|Estate of Cook v Gomez|
|2016 NY Slip Op 02612 [138 AD3d 675]|
|April 6, 2016|
|Appellate Division, Second Department|
|Published by New York State Law Reporting Bureau pursuant to Judiciary Law § 431.|
| Estate of Walter J. Cook, Also Known as Walter Cook,
by Lisa Cook, as Administrator of the Estate of Walter J. Cook, Deceased, et al.,
Carlos A. Gomez et al., Defendants, and Cozzoli Family Limited Partnership, Respondent. (And a Third-Party Action.)
Law Offices of Ardito & Ardito, LLP, Franklin Square, NY (Mitchell L. Kaufman of counsel), for appellants.
Burns, Russo, Tamigi & Reardon, LLP, Garden City, NY (John T. Pieret of counsel), for respondent.
Andrea G. Sawyers, Melville, NY (Dominic P. Zafonte of counsel), for defendant Northstar Signs & Neon, Inc.
In an action, inter alia, to recover damages for wrongful death, etc., the plaintiffs appeal, as limited by their brief, from so much of an order of the Supreme Court, Suffolk County (Santorelli, J.), dated June 25, 2014, as granted that branch of the motion of the defendant Cozzoli Family Limited Partnership which was for summary judgment dismissing the complaint insofar as asserted against it.
Ordered that the order is affirmed insofar as appealed from, with costs payable by the plaintiffs to the defendant Cozzoli Family Limited Partnership.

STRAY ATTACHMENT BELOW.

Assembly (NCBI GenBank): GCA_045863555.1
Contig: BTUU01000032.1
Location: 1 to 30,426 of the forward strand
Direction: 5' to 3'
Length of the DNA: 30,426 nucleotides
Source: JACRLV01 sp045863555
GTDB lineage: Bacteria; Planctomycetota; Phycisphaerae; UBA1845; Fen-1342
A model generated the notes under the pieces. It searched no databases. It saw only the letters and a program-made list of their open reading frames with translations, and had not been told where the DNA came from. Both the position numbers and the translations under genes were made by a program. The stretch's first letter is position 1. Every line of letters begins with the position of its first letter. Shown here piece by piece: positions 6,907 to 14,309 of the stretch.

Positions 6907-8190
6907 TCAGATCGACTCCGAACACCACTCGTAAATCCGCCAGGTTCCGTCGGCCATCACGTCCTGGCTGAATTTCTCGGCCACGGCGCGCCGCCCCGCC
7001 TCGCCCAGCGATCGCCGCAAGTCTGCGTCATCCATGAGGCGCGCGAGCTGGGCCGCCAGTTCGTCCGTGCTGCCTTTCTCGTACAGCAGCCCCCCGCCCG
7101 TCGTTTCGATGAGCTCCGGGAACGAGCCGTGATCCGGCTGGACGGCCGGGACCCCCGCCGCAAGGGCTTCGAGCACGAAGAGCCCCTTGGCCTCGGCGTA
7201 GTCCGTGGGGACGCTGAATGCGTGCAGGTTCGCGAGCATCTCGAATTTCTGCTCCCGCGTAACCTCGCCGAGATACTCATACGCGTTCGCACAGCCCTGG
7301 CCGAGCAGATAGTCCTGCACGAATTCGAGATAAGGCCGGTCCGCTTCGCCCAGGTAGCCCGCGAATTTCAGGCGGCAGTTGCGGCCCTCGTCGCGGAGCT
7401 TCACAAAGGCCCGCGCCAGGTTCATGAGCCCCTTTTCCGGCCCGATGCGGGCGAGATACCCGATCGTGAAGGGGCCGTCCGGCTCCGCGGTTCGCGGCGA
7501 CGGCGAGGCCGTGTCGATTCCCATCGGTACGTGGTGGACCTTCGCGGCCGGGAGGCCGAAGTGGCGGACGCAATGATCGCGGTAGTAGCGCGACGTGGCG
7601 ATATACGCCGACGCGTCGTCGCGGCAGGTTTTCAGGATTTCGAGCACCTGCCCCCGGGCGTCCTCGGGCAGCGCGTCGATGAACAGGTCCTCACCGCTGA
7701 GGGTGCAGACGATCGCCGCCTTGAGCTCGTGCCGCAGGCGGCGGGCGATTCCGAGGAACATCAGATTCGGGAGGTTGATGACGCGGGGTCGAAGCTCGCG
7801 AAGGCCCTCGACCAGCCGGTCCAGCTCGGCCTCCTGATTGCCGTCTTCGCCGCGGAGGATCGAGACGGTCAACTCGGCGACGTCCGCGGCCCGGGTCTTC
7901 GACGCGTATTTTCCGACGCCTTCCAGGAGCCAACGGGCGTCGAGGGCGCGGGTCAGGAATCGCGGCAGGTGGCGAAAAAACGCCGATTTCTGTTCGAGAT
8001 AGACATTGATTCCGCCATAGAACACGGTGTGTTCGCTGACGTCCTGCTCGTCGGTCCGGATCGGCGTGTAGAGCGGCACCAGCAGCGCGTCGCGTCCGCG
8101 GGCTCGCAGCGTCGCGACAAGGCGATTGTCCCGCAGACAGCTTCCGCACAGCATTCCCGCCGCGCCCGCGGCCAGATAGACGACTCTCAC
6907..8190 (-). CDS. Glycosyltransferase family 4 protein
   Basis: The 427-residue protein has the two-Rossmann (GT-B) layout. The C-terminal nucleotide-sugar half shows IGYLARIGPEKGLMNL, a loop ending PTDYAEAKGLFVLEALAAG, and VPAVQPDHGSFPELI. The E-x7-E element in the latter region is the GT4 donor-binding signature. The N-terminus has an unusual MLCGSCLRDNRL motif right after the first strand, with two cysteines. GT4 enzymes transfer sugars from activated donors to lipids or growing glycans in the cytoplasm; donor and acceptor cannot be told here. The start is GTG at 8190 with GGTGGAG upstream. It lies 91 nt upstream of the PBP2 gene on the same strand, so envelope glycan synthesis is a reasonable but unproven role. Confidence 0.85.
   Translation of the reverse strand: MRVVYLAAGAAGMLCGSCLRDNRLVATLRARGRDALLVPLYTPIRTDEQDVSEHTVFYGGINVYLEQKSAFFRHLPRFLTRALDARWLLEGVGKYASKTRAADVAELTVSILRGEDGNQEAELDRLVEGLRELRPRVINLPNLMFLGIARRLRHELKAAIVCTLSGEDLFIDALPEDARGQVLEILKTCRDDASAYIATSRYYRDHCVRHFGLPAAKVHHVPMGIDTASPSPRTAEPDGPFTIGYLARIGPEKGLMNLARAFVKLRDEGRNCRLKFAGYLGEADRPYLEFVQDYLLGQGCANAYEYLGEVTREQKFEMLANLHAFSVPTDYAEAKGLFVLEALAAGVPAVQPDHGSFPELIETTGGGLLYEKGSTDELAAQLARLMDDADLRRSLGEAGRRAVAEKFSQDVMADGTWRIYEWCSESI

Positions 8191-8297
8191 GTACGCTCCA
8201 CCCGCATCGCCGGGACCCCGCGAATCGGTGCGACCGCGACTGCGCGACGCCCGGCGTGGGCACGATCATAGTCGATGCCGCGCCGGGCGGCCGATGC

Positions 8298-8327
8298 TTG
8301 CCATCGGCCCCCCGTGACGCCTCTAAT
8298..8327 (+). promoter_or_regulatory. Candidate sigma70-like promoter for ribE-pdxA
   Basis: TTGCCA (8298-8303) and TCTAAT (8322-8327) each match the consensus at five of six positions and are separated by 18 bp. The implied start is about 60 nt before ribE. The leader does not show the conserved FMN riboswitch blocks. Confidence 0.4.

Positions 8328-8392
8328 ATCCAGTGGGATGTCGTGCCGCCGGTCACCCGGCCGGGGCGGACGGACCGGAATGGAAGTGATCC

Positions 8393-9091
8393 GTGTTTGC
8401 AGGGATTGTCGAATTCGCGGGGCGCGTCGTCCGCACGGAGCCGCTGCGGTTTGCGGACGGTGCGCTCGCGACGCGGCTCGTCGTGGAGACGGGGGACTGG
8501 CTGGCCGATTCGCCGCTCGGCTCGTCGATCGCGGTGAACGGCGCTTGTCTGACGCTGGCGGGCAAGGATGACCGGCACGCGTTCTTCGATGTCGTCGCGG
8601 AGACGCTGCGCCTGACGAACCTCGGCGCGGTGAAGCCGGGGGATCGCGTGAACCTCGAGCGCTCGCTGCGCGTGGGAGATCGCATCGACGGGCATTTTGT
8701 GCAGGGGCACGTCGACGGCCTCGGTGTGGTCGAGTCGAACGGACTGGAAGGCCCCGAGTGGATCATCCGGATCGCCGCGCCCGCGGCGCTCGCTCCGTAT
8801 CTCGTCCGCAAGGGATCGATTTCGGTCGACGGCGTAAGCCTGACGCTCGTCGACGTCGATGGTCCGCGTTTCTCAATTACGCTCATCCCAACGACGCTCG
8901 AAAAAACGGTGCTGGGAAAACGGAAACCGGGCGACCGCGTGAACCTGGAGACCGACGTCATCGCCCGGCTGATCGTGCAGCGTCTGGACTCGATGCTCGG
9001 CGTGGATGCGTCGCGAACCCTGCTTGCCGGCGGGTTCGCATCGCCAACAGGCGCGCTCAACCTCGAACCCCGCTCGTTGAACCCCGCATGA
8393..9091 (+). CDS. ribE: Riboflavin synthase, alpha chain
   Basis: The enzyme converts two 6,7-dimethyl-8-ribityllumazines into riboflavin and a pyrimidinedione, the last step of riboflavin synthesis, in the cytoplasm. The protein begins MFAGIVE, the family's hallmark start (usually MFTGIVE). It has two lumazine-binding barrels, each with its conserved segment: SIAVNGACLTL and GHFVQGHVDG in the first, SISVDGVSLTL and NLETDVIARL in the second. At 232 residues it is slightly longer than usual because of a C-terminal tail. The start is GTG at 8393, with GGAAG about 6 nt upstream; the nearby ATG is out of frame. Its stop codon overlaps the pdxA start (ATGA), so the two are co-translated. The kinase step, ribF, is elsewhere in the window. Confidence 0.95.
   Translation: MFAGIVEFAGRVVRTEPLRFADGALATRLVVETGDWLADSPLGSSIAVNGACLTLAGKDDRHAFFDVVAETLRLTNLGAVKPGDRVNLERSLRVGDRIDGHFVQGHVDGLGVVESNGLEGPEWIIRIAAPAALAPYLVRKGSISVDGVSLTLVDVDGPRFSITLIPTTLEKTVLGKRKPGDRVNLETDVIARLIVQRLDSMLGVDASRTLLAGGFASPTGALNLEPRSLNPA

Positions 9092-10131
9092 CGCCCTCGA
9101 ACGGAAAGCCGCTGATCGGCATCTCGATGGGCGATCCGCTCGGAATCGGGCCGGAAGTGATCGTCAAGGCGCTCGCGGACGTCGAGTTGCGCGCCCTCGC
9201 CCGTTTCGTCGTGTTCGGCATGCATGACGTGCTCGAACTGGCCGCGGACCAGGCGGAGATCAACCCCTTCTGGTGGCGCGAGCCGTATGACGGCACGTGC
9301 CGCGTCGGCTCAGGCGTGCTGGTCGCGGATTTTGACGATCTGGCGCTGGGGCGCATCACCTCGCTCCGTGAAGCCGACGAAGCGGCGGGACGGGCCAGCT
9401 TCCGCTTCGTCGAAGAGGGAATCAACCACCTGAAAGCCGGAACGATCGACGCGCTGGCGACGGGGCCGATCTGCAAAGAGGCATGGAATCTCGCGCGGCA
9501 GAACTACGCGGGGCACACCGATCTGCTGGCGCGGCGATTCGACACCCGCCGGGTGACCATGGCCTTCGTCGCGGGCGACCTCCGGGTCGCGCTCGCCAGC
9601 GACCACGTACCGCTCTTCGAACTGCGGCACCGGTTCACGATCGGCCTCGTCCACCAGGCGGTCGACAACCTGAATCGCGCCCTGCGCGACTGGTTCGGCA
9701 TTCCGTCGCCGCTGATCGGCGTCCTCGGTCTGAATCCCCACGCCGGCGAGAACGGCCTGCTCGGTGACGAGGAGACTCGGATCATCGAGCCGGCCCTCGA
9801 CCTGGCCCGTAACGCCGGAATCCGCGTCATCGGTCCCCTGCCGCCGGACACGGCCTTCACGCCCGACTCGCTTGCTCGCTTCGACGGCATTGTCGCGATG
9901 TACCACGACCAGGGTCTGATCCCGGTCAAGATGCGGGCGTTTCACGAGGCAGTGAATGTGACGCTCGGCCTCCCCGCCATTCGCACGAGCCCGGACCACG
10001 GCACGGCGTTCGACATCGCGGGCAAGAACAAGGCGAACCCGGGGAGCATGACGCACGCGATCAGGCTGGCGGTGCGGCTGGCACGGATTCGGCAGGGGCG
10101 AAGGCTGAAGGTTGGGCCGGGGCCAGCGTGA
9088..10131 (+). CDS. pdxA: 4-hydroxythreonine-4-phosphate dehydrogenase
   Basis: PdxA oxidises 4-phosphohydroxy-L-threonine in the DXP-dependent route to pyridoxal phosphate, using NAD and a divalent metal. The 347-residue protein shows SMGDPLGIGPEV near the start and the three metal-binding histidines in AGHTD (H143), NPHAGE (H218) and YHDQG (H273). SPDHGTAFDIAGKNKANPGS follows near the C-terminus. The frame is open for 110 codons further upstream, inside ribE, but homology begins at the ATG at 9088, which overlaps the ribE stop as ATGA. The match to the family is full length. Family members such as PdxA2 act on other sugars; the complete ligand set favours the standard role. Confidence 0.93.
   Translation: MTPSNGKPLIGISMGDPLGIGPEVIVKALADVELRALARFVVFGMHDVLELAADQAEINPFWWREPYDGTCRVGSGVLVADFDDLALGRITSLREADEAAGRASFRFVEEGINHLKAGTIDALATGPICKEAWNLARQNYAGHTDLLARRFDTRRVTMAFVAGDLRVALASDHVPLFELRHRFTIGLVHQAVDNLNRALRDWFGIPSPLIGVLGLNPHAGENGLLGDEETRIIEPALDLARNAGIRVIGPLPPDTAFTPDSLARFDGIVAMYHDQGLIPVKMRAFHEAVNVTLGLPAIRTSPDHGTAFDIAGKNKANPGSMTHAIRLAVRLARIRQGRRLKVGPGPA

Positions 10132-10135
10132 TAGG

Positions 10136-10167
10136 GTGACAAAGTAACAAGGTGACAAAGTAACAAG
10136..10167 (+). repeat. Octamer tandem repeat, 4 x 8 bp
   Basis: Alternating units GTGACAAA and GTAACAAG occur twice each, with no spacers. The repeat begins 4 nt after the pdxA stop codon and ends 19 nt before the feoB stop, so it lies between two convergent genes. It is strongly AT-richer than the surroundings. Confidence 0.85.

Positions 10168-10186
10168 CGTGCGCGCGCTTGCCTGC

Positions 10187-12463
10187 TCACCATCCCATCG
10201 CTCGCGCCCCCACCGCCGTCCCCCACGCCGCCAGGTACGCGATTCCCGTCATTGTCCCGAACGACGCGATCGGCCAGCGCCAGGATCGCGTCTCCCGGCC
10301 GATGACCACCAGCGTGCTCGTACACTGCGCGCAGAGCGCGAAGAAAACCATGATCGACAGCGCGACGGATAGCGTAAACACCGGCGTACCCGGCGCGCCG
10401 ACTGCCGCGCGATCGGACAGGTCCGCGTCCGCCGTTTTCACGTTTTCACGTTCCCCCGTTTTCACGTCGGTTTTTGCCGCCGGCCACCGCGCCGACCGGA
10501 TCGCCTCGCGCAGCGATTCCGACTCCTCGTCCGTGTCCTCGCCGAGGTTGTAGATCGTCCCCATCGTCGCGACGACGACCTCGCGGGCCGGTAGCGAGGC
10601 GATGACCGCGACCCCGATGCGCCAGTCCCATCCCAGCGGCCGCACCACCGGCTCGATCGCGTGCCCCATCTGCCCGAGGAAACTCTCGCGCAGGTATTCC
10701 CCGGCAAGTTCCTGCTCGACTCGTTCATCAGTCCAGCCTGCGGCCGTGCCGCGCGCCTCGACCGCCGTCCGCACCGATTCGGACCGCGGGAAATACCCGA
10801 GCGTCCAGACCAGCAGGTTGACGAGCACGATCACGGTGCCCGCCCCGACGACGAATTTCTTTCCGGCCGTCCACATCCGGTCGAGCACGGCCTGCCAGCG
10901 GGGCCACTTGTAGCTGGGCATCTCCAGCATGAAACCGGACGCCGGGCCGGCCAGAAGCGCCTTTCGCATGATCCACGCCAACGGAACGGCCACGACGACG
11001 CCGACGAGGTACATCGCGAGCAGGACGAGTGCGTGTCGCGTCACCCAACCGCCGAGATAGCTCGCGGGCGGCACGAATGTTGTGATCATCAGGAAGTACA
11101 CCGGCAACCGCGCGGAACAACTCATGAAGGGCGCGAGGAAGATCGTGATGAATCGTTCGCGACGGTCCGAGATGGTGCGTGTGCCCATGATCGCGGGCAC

At approximately 7:45 a.m. on May 7, 2009, on Motor Parkway in Hauppauge, a motorcycle operated by Walter J. Cook (hereinafter the decedent) collided with a vehicle operated by the defendant Carlos A. Gomez and owned by the defendant Mario Gomez (hereinafter together the Gomezes). At the time of the accident, Carlos was making a left turn out of the parking lot of a strip mall owned by the defendant Cozzoli Family Limited Partnership (hereinafter CFLP) with the intention of heading west on Motor Parkway, and the decedent was traveling east on Motor Parkway. On the left side of the exit from the parking lot, there was a sign displaying the businesses that were tenants of the strip mall.
The plaintiffs commenced this action against the Gomezes, CFLP, and Northstar Signs & Neon, Inc. (hereinafter Northstar), which installed the subject sign. They alleged, inter alia, that Carlos negligently pulled out of the parking lot (see Vehicle and Traffic Law § 1143), and that the sign had been negligently installed by Northstar because it obstructed his view and contributed to the happening of the accident. CFLP moved for summary judgment dismissing the complaint and all cross claims insofar as asserted against it. CFLP argued that it was entitled to summary judgment [*2]because the sign was not a proximate cause of the accident and Carlos's violation of Vehicle and Traffic Law § 1143 was the sole proximate cause of the accident. The Supreme Court granted CFLP's motion, and the plaintiffs appeal.